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Post-Caledonian extension in the West Norway–northern North Sea region: the role of structural inheritance

By
Haakon Fossen
Haakon Fossen
Department of Earth Science, University of Bergen, Postboks 7803, 5007 Bergen, NorwayMuseum of Natural History, University of Bergen, Postboks 7803, 5007 Bergen, Norway
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Hamed Fazli Khani
Hamed Fazli Khani
Department of Earth Science, University of Bergen, Postboks 7803, 5007 Bergen, Norway
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Jan Inge Faleide
Jan Inge Faleide
Department of Geosciences, University of Oslo, Postboks 1047, Blindern, N-0316 Oslo, Norway
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Anna K. Ksienzyk
Anna K. Ksienzyk
Department of Earth Science, University of Bergen, Postboks 7803, 5007 Bergen, Norway
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W. James Dunlap
W. James Dunlap
University Gas Research, 2888 Pelican Point Circle, Mound, MN 55364, USA
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Published:
January 01, 2017

Abstract:

The northern North Sea region has experienced repeated phases of post-Caledonian extension, starting with extensional reactivation of the low-angle basal Caledonian thrust zone, then the formation of Devonian extensional shear zones with 10–100 km-scale displacements, followed by brittle reactivation and the creation of a plethora of extensional faults. The North Sea Rift-related approximately east–west extension created a new set of rift-parallel faults that cut across less favourably orientated pre-rift structures. Nevertheless, fault rock dating shows that onshore faults and shear zones of different orientations were active throughout the history of rifting. Several of the reactivated major Devonian extensional structures can be extrapolated offshore into the rift, where they appear as bands of dipping reflectors. They coincide with large-scale boundaries separating 50–100 km-wide rift domains of internally uniform fault patterns. Major north–south-trending rift faults, such as the Øygarden Fault System, bend or terminate against these boundaries, clearly influenced by their presence during rifting. Hence, the North Sea is one of several examples where pre-rift basement structures oblique to the rift extension direction can significantly influence rift architecture, even if most of the rift faults are newly-formed structures.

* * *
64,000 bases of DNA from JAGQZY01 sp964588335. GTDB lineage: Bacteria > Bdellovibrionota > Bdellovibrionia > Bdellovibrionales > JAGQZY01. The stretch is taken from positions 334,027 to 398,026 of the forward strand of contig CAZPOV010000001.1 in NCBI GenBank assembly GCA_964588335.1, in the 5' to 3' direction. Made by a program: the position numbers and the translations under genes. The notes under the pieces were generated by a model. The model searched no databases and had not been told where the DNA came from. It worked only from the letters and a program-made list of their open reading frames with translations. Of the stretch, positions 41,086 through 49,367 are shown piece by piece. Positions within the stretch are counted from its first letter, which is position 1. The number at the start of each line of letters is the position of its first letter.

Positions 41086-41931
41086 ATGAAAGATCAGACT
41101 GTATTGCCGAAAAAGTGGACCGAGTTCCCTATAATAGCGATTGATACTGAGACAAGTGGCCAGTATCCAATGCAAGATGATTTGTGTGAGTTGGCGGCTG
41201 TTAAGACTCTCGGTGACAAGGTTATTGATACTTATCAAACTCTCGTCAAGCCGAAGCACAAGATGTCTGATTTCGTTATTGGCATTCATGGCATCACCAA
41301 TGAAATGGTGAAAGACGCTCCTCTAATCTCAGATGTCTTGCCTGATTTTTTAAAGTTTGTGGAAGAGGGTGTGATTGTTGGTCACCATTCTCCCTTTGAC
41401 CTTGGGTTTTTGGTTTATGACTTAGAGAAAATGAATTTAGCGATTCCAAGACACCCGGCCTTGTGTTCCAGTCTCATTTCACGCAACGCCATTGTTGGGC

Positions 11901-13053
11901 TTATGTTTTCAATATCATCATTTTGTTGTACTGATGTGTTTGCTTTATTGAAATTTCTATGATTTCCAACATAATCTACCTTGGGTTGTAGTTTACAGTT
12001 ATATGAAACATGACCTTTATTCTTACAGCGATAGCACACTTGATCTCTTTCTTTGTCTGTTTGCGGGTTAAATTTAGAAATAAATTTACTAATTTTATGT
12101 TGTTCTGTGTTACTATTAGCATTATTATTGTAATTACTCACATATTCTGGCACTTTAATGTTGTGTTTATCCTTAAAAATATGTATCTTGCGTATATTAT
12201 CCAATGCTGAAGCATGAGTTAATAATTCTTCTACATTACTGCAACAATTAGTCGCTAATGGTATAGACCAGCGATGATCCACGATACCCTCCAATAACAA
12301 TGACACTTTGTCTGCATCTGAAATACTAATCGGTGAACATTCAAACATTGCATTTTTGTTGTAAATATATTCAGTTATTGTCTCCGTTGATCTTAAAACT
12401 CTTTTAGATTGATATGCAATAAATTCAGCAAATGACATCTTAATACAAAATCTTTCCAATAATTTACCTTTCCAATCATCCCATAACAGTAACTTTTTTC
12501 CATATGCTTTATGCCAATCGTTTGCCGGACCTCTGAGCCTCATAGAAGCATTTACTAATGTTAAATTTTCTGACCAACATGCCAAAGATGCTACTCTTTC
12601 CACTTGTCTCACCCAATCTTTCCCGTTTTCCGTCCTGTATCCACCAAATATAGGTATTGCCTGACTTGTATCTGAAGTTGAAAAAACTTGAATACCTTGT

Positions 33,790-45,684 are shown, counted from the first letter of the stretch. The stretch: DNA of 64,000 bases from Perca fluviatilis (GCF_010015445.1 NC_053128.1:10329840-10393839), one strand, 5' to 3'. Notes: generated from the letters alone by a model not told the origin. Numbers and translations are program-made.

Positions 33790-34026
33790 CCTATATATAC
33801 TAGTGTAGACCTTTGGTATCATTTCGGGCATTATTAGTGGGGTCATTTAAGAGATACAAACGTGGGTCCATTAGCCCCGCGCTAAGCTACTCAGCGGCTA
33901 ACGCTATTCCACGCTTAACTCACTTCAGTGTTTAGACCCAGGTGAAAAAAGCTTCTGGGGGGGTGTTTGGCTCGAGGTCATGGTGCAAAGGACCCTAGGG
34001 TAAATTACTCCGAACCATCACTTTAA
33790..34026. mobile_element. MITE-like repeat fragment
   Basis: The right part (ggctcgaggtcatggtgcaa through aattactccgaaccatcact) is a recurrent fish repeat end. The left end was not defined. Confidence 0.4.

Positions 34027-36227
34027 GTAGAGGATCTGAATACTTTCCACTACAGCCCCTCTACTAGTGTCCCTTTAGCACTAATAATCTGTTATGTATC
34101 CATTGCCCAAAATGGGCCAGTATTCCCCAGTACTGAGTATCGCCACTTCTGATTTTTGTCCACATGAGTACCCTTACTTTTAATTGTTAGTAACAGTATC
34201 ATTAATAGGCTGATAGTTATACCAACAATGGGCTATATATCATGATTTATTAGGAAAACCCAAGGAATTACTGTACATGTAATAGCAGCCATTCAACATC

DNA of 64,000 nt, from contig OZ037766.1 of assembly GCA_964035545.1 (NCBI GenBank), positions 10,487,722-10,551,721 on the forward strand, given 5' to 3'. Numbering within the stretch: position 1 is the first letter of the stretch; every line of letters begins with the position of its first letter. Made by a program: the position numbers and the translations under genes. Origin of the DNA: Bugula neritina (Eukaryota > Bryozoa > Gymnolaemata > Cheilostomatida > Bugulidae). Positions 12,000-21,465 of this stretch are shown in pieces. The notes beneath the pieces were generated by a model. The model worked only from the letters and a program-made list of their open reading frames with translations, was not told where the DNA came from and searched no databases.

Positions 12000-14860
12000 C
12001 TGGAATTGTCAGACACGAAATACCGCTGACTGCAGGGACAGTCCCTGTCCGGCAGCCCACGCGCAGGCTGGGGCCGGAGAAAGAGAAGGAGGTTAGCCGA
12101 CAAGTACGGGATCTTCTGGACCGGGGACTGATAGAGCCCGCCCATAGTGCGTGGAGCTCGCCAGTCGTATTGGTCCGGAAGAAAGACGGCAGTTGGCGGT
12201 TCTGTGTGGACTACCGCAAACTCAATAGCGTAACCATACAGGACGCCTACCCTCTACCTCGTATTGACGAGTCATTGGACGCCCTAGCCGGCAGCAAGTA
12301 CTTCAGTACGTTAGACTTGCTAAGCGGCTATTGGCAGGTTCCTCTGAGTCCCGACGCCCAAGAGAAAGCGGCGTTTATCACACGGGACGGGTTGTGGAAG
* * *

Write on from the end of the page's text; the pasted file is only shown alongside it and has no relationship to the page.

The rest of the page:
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Contents

Geological Society, London, Special Publications

The Geometry and Growth of Normal Faults

C. Childs
C. Childs
University College Dublin, Ireland
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R. E. Holdsworth
R. E. Holdsworth
University of Durham, UK
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C. A.-L. Jackson
C. A.-L. Jackson
Imperial College, UK
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T. Manzocchi
T. Manzocchi
University College Dublin, Ireland
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J. J. Walsh
J. J. Walsh
University College Dublin, Ireland
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G. Yielding
G. Yielding
Badley Geoscience Ltd, UK
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Geological Society of London
Volume
439
ISBN electronic:
9781862399716
Publication date:
January 01, 2017

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